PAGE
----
Saturday, 20 October 2012

Newport Playgoers in pursuit of Hound of the Baskervilles

My cover for last weeks South Wales Argus
Guide promoting Hound of the Baskervilles
featuring cover photo by Phil Mansell.
I wouldn’t usually write a review of a production that featured my brother in a role. As you might imagine I’m damned if I say something either positive or negative about it; however as I am a bit of a Sherlock Holmes fan I do feel compelled to write something on Newport Playgoers presentation of Hound of The Baskervilles directed by Alex Wilson.

The Hound of the Baskervilles is undoubtedly the best known of Sir Arthur Conan-Doyle’s Sherlock Holmes adventures, adapted for film and television many times over the years, yet I had never seen a stage version.

On sitting down to watch Newport Playgoers presentation the thought did occur to me that such a production would have a lot to live up to.

Simon Williams' stage adaptation of Conan-Doyle’s original story comes across as a homage to those wonderful Basil Rathbone and Nigel Bruce films from the 1940s.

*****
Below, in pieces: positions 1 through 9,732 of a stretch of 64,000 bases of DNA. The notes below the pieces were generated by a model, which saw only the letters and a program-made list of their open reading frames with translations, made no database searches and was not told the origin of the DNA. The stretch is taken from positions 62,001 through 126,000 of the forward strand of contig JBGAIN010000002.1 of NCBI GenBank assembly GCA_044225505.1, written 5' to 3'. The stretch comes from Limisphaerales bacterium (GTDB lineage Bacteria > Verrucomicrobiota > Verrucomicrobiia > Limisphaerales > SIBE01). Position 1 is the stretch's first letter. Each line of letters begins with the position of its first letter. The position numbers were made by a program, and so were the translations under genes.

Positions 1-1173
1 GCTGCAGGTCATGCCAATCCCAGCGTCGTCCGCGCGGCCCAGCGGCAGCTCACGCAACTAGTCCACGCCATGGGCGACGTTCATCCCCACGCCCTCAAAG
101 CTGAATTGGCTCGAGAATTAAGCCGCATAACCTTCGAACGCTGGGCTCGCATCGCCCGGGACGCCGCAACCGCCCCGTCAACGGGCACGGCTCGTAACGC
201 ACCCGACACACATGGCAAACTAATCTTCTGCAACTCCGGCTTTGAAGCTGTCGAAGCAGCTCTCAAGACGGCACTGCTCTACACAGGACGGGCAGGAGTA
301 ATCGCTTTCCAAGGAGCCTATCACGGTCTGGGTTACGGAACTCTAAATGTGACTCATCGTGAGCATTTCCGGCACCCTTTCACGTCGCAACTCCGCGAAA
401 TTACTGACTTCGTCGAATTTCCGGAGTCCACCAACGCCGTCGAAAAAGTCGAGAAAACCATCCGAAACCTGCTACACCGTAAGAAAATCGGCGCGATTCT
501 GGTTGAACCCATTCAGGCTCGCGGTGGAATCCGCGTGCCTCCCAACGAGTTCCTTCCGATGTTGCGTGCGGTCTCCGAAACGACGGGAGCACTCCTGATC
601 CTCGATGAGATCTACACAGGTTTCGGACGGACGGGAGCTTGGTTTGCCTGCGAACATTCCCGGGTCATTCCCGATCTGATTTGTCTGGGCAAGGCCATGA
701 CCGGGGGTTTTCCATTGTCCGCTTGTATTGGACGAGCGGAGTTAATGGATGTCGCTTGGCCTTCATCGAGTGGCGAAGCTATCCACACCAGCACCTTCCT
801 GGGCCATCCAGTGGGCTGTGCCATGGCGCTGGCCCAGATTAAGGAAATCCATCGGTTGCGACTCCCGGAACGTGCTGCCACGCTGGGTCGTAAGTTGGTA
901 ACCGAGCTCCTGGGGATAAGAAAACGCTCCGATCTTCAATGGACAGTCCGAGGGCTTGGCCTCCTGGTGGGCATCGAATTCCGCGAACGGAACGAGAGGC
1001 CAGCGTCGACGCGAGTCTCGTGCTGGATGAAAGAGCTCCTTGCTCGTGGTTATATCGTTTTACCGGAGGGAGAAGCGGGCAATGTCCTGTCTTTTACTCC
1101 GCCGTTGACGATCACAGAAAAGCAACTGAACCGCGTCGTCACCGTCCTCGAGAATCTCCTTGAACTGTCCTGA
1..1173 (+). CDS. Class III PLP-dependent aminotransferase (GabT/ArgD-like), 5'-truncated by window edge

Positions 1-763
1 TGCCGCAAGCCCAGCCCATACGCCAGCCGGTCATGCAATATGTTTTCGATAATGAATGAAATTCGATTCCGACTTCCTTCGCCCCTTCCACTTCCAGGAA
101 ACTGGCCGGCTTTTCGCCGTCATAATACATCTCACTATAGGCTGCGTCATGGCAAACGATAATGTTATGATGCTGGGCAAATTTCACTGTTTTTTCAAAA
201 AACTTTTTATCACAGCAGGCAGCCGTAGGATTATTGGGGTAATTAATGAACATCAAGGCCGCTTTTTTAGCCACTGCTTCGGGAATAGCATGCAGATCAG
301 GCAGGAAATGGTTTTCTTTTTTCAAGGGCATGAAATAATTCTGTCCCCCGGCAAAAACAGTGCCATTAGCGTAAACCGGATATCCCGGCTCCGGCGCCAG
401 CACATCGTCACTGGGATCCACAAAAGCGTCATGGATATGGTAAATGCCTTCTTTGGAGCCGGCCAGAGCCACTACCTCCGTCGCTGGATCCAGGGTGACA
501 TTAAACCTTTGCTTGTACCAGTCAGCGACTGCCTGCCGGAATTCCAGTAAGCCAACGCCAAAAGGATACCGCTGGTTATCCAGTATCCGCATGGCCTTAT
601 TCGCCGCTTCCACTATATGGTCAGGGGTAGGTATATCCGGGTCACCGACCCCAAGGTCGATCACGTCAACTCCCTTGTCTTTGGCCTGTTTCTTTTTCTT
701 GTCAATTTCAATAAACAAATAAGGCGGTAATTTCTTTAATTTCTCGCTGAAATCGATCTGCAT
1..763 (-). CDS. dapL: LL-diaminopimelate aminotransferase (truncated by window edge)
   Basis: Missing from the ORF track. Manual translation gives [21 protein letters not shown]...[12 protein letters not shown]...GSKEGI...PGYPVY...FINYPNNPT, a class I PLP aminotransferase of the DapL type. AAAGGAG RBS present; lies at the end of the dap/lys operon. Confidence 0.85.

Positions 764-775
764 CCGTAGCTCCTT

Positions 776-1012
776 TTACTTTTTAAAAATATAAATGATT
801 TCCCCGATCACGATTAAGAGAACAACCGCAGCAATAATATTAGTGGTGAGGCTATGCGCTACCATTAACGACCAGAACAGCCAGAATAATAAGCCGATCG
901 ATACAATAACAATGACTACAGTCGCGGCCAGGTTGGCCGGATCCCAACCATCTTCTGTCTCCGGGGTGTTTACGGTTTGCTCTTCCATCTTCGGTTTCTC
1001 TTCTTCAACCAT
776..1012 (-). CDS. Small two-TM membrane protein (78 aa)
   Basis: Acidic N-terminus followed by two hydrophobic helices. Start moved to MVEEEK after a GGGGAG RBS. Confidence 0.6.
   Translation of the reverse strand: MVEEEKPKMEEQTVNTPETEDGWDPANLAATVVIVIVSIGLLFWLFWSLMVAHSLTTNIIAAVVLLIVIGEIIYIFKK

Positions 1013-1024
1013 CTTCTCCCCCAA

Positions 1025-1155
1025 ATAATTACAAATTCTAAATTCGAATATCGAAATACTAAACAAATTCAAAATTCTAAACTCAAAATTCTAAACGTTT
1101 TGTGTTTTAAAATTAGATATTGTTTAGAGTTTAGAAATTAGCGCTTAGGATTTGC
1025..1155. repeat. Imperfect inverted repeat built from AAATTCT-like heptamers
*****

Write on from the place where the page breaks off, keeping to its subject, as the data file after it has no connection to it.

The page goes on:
There are a few jokey lines. References to Sherlock Holmes “as seen in The Strand”, the new invention of the phone, in which Holmes interjects that in a 100 years it will be technology that can be carried in a pocket and Holmes own Cocaine addiction “you shouldn’t take it on an empty stomach” scorns Dr Watson.

A simple but effective set switched the scene from Baker Street (contained within a giant book of Hound of the Baskervilles) to the moor to Baskerville Hall.

There were outstanding performances too. Steve Drowley made a great stage Holmes, reminiscent in places of Christopher Lee’s portrayal. The sequence where only Holmes voice is heard in order that Watson can independently carry on his investigations allowed him to project his characterisation with his voice only and ultimately still carried a presence.

Chris Bissex Williams was fabulously cast as Dr Watson, recalling elements of Nigel Bruce bumbling portrayal but still bringing much of his own originality to the role. James Symonds made a strong debut as Sir Henry Baskerville with a very convincing American accent.

There were also strong support from Paul Howells as Barrymore (adding a huge comedic touch with a square beard), Chloe Williams as the beautiful Beryl Stapleton and Sue Morgan as Eliza.

There was also a neat scene where Holmes pursued a suspect through London in a handsome cab this involved the cast giving chase through the theatre aisles and was good fun to witness particularly with the depiction of street urchins in Victorian London.

The Newport Playgoers presentation of Hound of the Baskervilles was a fun homage to the original story, and I sincerely hope they will return to Holmes once again at some point in the future to translate another one of his adventures on stage.

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